NBC’s new show takes queer lady visibility right back to 1994.
Did you guys catch One Big Happy last night on NBC? If you didn’t, you can always head over to AfterEllen (cough *sponsored by NBC* cough) to catch up on the hype. And it’s no wonder people had high hopes for the show, with Liz Feldman and Ellen at the helm. But…sigh.
Remember in Friends (especially in the first season), when all we knew about Ross’s babymama Carol was that she was a lesbian — and wasn’t it funny? Sentences like “she’s a lesbian” and “Susan and I are getting married” were met with raucous laughter. Of course, that was a long time ago. High waisted jeans have gone out of style, come back into style, and (possibly) gone out of style AGAIN. In the meantime, the country has made great strides towards marriage equality. And especially in recent years, lots of gorgeous, funny, nuanced queer lady characters have graced our screens, playing whole people who had entire lives, and were also gay or bi or pan or curious or just plain slutty.
At this point, in 2015, we live in a world where a tampon manufacturer will fund a webseries about queer teenage vampires. We are at a point where a married lesbian couple on an ABC Family show will lie in bed and talk about whether they’ve faked orgasms with each other, and an episode later, questioning twelve year old boys will kiss. We are fast approaching a really, really good place for queer lady visibility on tv.
So what the heck is up with One Big Happy?
Let’s talk about what we know about Lizzy (the lezzie).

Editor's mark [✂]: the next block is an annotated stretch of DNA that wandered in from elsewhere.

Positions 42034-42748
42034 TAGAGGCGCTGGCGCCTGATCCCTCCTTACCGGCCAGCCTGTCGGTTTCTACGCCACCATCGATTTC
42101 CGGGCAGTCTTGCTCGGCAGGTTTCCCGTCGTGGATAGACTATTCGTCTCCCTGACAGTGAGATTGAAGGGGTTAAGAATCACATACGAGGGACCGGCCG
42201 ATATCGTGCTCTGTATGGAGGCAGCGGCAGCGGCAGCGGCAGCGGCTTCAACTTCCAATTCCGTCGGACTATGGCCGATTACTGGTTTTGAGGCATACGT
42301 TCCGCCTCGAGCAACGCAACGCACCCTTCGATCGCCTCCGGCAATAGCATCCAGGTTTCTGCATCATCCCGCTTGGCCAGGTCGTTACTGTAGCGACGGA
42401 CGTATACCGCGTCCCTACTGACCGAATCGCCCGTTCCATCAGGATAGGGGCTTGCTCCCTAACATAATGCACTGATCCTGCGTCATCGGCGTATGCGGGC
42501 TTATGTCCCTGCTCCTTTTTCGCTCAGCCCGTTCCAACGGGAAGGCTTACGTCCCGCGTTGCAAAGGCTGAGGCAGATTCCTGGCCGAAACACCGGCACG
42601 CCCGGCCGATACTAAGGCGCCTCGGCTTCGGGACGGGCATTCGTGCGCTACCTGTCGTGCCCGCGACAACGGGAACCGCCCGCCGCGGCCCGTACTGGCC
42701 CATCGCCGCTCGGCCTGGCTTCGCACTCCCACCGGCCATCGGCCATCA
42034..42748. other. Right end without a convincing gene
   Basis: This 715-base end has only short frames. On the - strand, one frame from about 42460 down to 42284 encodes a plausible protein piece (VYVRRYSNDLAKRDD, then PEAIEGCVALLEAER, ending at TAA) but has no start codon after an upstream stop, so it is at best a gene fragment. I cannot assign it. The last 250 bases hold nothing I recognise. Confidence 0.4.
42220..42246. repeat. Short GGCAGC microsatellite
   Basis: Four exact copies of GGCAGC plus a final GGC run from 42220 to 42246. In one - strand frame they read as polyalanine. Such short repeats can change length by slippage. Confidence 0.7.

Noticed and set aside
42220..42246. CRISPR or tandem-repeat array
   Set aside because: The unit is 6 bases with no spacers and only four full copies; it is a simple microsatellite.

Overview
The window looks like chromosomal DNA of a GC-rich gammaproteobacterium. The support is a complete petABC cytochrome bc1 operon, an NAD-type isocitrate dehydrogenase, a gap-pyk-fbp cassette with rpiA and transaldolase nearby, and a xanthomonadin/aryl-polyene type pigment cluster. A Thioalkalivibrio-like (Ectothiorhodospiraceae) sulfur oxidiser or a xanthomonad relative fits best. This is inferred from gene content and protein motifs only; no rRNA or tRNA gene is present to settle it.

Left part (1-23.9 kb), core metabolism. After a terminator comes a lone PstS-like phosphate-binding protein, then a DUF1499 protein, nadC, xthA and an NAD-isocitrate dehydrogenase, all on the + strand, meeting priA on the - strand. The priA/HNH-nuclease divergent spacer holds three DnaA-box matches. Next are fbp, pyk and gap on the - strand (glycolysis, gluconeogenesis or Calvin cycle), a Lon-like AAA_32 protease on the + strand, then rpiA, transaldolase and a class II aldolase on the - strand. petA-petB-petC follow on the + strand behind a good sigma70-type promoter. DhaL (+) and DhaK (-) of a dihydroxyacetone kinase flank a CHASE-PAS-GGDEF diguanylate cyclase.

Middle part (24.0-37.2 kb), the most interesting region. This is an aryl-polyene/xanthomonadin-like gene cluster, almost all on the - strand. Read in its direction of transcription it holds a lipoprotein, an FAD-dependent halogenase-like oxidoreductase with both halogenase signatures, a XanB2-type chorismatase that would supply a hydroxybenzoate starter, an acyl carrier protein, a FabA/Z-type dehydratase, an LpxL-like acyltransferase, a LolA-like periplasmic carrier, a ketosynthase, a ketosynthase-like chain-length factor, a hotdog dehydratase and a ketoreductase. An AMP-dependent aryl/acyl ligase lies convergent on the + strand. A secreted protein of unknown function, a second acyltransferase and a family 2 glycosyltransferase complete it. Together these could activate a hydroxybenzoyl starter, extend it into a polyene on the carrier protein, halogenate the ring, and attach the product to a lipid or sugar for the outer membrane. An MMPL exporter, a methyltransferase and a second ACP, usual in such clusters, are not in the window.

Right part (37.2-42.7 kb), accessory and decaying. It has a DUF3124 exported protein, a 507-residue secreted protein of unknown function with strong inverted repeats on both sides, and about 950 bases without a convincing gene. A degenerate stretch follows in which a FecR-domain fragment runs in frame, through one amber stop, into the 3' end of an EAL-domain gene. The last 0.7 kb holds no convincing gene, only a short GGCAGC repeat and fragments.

Well, she likes the Container Store. She has a cat named Ellen. She wants to paint a wall gray. (I guess) she also wants to have a baby.
And she’s a GIANT LESBIAN!
How do we know?
She tells us. Her best friend tells us. Their friendship seems to be entirely based on the fact that he always knew she was into girls. She’s gay, and isn’t it funny? We know it’s funny because of jokes like the fact that she wore a tux to prom. (Cue hysterical laughter). We know it’s funny because she is just so flummoxed by a nude Kelly Brook pushing her body against hers in an overly-enthusiastic hug (when Lizzie balks, Kelly’s character says, “I’m beginning to think you’re not a very good lesbian.”) Because — remember, don’t forget — Lizzie is a LESBIAN!
What does she do for a living? Why does she want to have a baby? What does she do in her spare time besides jealously cling to her straight best friend?
We don’t know!
Did we climb into a time machine? Because here we are, right back in the era of first-season Friends, right back in 1994. Welcome back to the early nineties, folks! I was in fourth grade. Caterpillar boots and baggy overalls with one strap fastened were in. Everyone wanted Rachel’s haircut. And being a lesbian was a punchline. (So was being trans. And yes, there was a joke at the expense of trans women in the show last night, as well).
I might watch another episode. I don’t want funny, talented ladies like Liz Feldman, Ellen, and actress Elisha Cuthbert to fail. I want them to succeed. But for the love of god, even if all of you writers came of age in the nineties and stuck that way, with your queer politics forever encased in the amber of uncomfortable straight audience laughter, wake up! It’s 2015! Lizzie is not just a lezzie. If this sitcom is going to survive, she has to be an actual person as well.